If Marcus Camby plans to patch things up with Toronto Raptors coach Butch Carter, he isn't letting on.
But Carter seems to like the idea that his $5 million defamation suit against the Knicks forward has been keeping some of the focus away from Toronto's young stars during the teams' first-round playoff series.
Camby twice glared in Carter's direction following baskets for New York, mouthing an expletive after the second, during the Knicks' 92-88 win over Toronto in the series opener on Sunday.
Carter filed suit on Friday in New York Supreme Court against Camby because the Knicks forward reportedly called the coach "a liar." But the coach said on Sunday that the suit would go away if Camby apologised.
Camby wouldn't extend an olive branch - on or off the court.
With Toronto's sideline at the same end of the floor as New York's basket in the second quarter, Camby let neither of his only two field goals pass without a deliberate look toward Carter.
After the game, Camby dismissed the posturing - "That's not me trying to egg stuff on," he said - but wouldn't say whether he would try to make amends with his former coach.
Toronto traded Camby to New York after the 1997-98 season, a move at the root of the current flap.
Camby finished with more personal fouls (five) than points (four) in 24 minutes.
Butch Carter, who's also been in the news lately for his book that accuses Bobby Knight of racism and for verbal sparring with Bucks coach George Karl, indicated some of the stir might have been by design.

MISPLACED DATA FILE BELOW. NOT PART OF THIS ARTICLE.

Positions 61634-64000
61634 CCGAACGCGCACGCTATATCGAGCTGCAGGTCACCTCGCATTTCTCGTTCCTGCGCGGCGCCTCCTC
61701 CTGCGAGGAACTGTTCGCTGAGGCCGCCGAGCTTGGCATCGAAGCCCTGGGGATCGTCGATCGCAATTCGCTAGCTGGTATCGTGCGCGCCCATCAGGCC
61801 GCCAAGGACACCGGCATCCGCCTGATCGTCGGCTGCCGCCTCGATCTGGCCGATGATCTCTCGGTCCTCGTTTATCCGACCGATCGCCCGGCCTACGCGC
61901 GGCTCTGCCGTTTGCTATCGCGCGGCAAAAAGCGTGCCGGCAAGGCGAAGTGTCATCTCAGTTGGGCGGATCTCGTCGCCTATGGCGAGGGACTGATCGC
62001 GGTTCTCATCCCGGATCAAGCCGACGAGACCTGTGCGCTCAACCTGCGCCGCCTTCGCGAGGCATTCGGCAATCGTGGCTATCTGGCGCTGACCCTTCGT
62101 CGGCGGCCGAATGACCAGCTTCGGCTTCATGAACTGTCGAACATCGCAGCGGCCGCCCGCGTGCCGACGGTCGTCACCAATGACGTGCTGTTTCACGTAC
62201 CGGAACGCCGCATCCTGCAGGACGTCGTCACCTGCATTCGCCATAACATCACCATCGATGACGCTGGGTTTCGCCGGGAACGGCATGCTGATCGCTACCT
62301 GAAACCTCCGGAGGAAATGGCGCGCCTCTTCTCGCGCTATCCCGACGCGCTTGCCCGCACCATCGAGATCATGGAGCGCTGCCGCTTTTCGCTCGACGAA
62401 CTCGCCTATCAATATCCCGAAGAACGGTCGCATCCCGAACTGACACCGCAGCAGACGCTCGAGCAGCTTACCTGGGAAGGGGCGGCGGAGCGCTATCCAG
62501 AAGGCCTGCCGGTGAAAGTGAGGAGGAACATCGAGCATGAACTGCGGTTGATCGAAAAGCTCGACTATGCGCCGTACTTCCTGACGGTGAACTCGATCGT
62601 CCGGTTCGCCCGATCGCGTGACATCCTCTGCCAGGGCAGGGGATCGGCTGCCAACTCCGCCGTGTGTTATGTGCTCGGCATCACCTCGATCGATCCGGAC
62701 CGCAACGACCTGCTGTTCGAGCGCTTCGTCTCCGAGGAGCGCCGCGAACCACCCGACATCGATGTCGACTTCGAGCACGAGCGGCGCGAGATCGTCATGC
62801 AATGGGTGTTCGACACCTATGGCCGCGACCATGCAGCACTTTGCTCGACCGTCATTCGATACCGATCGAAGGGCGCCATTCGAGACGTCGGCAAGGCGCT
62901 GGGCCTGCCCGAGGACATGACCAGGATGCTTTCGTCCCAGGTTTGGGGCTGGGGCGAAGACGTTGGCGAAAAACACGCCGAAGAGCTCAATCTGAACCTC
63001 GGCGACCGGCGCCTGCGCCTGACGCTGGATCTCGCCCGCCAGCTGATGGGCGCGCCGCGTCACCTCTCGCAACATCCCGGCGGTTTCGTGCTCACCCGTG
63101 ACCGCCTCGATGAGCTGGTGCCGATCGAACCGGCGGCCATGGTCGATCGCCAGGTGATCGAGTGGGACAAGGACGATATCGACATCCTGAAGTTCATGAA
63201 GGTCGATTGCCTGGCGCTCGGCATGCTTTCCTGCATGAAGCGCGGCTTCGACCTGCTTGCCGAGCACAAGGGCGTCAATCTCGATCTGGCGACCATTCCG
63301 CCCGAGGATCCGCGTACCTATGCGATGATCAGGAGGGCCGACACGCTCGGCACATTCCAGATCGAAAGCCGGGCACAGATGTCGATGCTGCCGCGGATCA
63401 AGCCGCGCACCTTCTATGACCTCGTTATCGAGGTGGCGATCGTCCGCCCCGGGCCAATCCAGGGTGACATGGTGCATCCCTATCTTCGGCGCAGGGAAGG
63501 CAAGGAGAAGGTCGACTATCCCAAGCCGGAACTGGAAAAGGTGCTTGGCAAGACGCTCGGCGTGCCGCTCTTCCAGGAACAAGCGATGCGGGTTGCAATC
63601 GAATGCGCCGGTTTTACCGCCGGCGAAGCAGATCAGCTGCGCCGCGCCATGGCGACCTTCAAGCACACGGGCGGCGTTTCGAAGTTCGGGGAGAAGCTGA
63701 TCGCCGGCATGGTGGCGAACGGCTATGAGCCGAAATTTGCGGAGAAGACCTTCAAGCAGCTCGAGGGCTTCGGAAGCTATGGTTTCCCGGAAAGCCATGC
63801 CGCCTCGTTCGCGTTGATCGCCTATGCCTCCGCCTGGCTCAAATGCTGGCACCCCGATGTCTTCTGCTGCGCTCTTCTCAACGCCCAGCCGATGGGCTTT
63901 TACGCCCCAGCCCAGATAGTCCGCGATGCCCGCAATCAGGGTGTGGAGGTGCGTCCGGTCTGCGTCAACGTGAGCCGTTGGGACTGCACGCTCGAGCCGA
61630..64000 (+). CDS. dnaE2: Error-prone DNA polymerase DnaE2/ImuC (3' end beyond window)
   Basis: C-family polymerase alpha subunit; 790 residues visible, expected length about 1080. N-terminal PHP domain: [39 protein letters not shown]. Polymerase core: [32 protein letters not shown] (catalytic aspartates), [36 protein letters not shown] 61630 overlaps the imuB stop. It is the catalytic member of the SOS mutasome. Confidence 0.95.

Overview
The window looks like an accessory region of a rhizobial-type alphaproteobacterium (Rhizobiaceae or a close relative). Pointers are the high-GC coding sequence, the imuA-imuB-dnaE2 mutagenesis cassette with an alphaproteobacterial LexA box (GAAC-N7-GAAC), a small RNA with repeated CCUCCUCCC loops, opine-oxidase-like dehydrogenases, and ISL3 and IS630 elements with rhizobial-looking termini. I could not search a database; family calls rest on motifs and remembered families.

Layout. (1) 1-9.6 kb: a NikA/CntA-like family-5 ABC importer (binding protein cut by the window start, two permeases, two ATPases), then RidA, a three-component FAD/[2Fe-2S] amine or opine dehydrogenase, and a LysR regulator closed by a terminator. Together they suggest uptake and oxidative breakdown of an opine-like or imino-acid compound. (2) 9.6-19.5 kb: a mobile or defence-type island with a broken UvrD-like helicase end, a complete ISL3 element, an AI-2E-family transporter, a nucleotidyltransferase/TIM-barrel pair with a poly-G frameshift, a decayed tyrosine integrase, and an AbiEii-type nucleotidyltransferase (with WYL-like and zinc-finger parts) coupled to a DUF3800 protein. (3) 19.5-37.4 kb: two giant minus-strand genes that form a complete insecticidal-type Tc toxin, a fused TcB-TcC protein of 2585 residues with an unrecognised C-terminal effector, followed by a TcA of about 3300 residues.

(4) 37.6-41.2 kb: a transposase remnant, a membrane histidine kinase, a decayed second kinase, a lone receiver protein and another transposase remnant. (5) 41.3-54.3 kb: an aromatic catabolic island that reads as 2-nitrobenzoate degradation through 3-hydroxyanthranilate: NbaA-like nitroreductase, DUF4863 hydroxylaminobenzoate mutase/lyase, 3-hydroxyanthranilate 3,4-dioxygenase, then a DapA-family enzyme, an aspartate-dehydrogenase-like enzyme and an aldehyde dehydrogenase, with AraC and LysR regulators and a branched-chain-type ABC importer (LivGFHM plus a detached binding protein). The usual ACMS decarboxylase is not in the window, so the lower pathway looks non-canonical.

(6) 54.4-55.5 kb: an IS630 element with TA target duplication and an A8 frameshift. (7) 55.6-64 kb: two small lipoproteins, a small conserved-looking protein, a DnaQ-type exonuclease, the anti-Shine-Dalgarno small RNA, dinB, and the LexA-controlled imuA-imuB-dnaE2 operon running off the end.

"The main thing is I kept the media off (Vince Carter and McGrady)," Toronto's coach said. "I just couldn't keep Sprewell and Houston off them."
The suit stems from comments attributed to Camby by the New York Daily News on Wednesday. Camby said that, shortly before Toronto traded the forward, Carter promised that the Raptors would build their team around him.
"He is a liar," Camby was quoted as saying. "I don't like him. No one likes him and no one wants to play for him. That's the kind of guy he is."
Carter said he's been trying to put the legal, and personal, battle out of his mind.
"I don't want to come in here and be angry at Marcus Camby. I don't have time to be angry. I've got a basketball team to coach," Carter said. "It would be a start if we could just talk. There's nothing for me to do. I will not slap an extended hand."